Tuesday, March 13, 2018


I've been aware of the time going by
They say in the end it's the wink of an eye
When the morning light comes streaming in
You'll get up and do it again

"The Pretender"  -Jackson Browne- 

A few weeks ago in a gastronomical clinic I lay on a gurney awaiting my turn to be taken into the procedure room for my colonoscopy.  I noticed the pattern on the curtains that protected my privacy, I listened to the chatter between the nurses on the other side of that curtain and I looked about the little room.  I looked down at my left wrist and noticed the plastic bracelet that had been placed there with all my information needed so they would know for sure who they were doing the procedure on, which is a pretty good idea I think.

I looked at and read all of the information that was contained on that band.  As I read who I was my eyes landed on the last line of text that was written there.  "Age: 61 years".  Maybe it was being by myself with nothing to distract me, I am not sure, but seeing that number "61" suddenly brought to my mind the question of where the time had gone.

I have always heard that as you age the time seems to go by faster and faster and seeing my age printed out brought it all home to me.  They are right, the time does start to fly by as you age.  When I was a boy it seemed like a decade between Christmas' and over the last few years it feels like there is only a month or two between each Christmas.  Time is flying by and nothing I can do will slow it down.

One summer day, I was working in the garden with my Grandpa Hill when he suddenly stopped and looked up into the sky with a far away look in his eye.  He was quiet for a few seconds before telling me that if he could choose anytime in which to live, he would choose the time in which he had lived.  During those seconds of gazing into the hot summer sky, I suppose he was looking back on his life, where he had been, what he had done and where life had taken him.  He went on to explain that his time here on earth had allowed him to see horse and buggy days turn into seeing a man walk on the moon.  He had gone from working on steam engines to diesel locomotives.  His main source of news had gone from newspapers and radio to television and on to not just television, but color television.  I have thought about that afternoon often over the years.  This July will mark the 110th anniversary of his birth.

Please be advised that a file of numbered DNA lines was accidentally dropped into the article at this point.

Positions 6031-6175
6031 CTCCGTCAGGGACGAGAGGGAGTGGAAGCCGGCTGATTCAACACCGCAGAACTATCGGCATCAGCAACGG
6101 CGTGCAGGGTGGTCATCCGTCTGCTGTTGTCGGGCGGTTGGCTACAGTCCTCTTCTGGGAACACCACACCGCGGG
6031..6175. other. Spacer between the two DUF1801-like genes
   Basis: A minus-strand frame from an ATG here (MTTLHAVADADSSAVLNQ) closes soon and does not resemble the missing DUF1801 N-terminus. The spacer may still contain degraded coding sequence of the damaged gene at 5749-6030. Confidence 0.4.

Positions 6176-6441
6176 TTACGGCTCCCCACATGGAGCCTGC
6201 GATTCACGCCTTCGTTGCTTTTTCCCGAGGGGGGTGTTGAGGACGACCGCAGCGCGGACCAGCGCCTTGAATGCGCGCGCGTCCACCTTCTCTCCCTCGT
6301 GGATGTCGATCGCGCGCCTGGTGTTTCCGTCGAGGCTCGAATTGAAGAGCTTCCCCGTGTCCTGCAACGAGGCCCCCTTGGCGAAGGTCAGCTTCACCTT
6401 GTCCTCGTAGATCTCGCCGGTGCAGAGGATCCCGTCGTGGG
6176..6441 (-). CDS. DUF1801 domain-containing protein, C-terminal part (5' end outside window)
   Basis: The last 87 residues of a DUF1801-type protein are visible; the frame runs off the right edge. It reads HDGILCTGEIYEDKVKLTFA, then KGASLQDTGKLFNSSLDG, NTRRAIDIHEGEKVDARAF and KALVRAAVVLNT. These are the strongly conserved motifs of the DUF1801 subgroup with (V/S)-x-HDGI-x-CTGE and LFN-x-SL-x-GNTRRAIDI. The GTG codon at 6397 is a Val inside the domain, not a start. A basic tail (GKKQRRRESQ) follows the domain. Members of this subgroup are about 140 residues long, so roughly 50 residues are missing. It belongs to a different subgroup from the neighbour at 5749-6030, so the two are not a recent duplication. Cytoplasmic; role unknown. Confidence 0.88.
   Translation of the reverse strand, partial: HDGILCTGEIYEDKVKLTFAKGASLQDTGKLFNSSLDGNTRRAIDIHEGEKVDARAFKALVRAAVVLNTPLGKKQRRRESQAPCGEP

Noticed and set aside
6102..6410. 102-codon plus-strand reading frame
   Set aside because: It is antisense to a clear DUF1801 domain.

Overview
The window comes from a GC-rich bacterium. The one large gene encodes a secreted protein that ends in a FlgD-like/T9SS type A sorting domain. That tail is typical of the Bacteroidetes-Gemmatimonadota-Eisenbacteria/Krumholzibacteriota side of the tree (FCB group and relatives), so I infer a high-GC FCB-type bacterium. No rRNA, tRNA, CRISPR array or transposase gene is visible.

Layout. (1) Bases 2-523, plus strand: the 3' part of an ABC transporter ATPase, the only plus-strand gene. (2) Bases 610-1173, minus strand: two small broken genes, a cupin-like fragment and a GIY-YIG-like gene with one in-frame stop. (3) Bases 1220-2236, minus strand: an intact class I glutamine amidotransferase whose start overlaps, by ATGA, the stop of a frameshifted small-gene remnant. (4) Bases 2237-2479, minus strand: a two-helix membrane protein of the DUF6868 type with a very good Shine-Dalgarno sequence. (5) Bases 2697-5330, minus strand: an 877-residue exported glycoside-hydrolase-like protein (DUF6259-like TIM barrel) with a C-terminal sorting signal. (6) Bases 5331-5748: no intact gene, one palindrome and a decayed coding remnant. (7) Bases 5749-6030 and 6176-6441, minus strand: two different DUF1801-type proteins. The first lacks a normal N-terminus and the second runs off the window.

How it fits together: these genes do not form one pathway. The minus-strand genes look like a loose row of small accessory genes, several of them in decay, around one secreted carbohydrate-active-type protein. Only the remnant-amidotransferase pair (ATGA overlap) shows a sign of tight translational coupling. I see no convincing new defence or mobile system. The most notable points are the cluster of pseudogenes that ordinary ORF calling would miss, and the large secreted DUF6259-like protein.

As I lay there seeing my age in print, I thought of that day once again.  I wonder how old Grandpa was on that summer day.  I imagine he probably wasn't much older then than I am now.  Grandpa passed away at the age of 82 in July of 1990, twenty eight years ago.  He was only twenty one years older than I am now.  I think back to the day we laid him to rest on that hot July day.  I remember the thoughts that went through my mind as I contemplated a future without the old man to go visit at least once a week throughout the year.  I remember that day so very clear and as I think back on it, it does not seem like it has been even close to twenty eight years ago.  The first year without him seemed like forever but now, July first and July eighth come around so very quickly anymore and this July seems to be approaching much fast than last July did.

This weekend members of the family will gather in Alabama to celebrate my father's ninetieth birthday.  Ninety years.  For my dad to reach the age of ninety is almost a miracle.  No, it is a miracle.  To understand why I say this I encourage you to read my entry My Dad: A Special Life .  It is a long complicated story of which I have written a few times and so I won't go into the details here.  Suffice it to say that dad has lived around sixty years past what they thought he would.  Our sixty one years as father and son have, well let's say, had some rocky times, some very rocky times.  But as each of us has grown over the years and we notice the years going by, I think both of us have come to realize what a special relationship we do have together.  The times are not rocky any more, not at all these days.  I feel there is a mutual respect and love for one another that we had a little trouble expressing when I was younger.  That isn't to say we didn't have great times as well.  Over the last sixty one years, me and my dad have had more good times than bad.  Looking back over the years I can easily and honestly say there were many more good , if not great, times than rocky ones.